What's the best plan for Long distance ride training?

What training plan would people recommend for Long distance riding training?

My goal is to ride the AUX London-Edinburgh-London next year. I attempted this in 2013 and dropped out after 48 hours, in part due to not doing enough training. I was right on the time limits when I dropped out due to eating issues, so even if I would have been able to carry on I’d likely have failed to complete anyway due to being out of time.

I’m taking it a lot more seriously now. If the ride takes place (thanks Covid) it will be in August next year.

I’ve already started a full century training plan, then realised that I wasn’t fit enough, so done a full frontal prep, then the fitness kick starter. All my FF numbers actually got worse after the fitness prep, but I did poorly in the FF test. I know I’m much fitter than I was before I started, as I’m so much quicker on the road.

Improving my speed so much has actually lit a fire inside me know. Previously I’ve always been a plodder. I’ve got around routes always bumping up against the time limits, and thought that was just the way I was. Sufferfest has shown me the joy and potential of suffering, and now I’m thinking that I would not just be able to finish the 1500km ride, but do it in a good time.

My goal in mind now is to finish in under 100 hours. That’s 100 hours total (time limit is 125 hours total). If I do a 16 hour day, that’s about 22kmh riding pace. I’ve been out for a few short rides and been able to easily maintain that pace without feeling like I was running into the red, so I think that’s doable.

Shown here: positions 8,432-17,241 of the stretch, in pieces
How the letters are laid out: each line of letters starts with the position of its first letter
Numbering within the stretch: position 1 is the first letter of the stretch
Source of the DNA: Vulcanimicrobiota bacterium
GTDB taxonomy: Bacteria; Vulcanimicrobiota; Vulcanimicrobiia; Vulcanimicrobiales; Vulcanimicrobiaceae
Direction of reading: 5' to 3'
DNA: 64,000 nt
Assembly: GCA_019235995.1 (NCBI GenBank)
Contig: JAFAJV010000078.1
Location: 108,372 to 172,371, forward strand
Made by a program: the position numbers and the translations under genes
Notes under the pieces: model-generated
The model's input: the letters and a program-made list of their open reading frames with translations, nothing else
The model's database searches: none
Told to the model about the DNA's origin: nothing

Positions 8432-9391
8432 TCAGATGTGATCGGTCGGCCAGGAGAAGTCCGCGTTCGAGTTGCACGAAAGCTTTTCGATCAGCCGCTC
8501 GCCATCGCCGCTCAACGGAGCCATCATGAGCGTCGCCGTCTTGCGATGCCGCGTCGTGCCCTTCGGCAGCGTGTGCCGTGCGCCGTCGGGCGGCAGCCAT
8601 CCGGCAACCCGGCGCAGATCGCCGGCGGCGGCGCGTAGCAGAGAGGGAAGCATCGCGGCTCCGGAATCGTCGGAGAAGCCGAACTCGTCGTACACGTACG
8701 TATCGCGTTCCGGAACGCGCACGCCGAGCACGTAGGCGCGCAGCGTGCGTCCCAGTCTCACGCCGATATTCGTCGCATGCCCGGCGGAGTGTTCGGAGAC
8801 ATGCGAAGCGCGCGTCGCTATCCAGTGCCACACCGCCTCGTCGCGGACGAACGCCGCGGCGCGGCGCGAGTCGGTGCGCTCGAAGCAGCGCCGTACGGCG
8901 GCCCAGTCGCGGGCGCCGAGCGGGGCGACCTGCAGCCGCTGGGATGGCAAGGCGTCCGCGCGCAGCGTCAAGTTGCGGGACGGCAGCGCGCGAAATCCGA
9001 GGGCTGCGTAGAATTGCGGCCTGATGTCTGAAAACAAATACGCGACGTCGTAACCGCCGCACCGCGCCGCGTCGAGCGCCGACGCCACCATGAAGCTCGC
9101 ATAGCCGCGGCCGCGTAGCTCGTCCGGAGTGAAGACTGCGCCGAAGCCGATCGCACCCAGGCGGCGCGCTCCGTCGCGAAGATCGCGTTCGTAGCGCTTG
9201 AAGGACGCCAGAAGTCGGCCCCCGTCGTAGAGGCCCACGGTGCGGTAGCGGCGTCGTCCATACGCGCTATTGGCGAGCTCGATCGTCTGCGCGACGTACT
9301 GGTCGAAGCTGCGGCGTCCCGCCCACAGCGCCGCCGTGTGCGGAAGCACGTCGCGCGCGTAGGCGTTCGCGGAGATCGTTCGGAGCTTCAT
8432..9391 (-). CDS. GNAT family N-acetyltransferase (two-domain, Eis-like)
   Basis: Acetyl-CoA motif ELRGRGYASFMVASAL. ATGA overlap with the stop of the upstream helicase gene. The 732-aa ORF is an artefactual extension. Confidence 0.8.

So, my question. Which training plan would be best? Prior to my poor FF performance, my rider type has always been rouleur, so a good all rounder.

I was thinking about doing the full century plan, but my daily aim would be to do twice that per day (at least 350km a day)

So instead I’m thinking about concentrating on speed. Would the Time trial training plan be a good fit?

Thoughts? What do you think would be a good training plan for Ultra distance riding?

2 Likes

Low and slow HR. Check out the Maffetone Method by Dr. Phillip Maffetone.

1 Like

11 months is plenty of time to get yourself trained for that!
However, you do have to be careful not to hit the training super hard for the next 8 months only to fizzle out in the final lead up.
Generally, for someone in your position, I would recommend going with a reverse periodization scheme. Meaning, spend the next 3-5 months (depending on how bad your winters are) focusing more on the shorter efforts and muscular endurance work (GOAT, POWER STATION) but keeping the volume low to moderate. Then in the 5-6 months leading into the event is when the millage starts to increase, and the frequency of high-intensity sessions decreases substantially (but does not go away completely!).
This ensures that you have a nice high aerobic ceiling to build under. The muscular endurance work will enable you to increase your mileage a bit more rapidly once you switch over to that phase. And on that note, I would strongly suggest adding strength to your training program for the next 24 weeks. The added muscular endurance, stability, and core strength gained from strength are going to be vital to get you through that long of a day.
For plans to start now, something like the Metric Century or Time Trial Prep plan w/ strength would be a good starting point. Don’t start going crazy with adding volume right out of the gate.
I would also suggest looking into a SUF Coaching customized plan, especially if you are going to be putting in all the hours needed to reach your goal.

6 Likes

Interesting thread - this is broadly what my events are like as well so ‘watching’.
And the train at sub 130 HR (in my case) idea above … that would be cool :slight_smile:

2 Likes

I have just reevaluated my definition of long

3 Likes

You’re not alone there!

2 Likes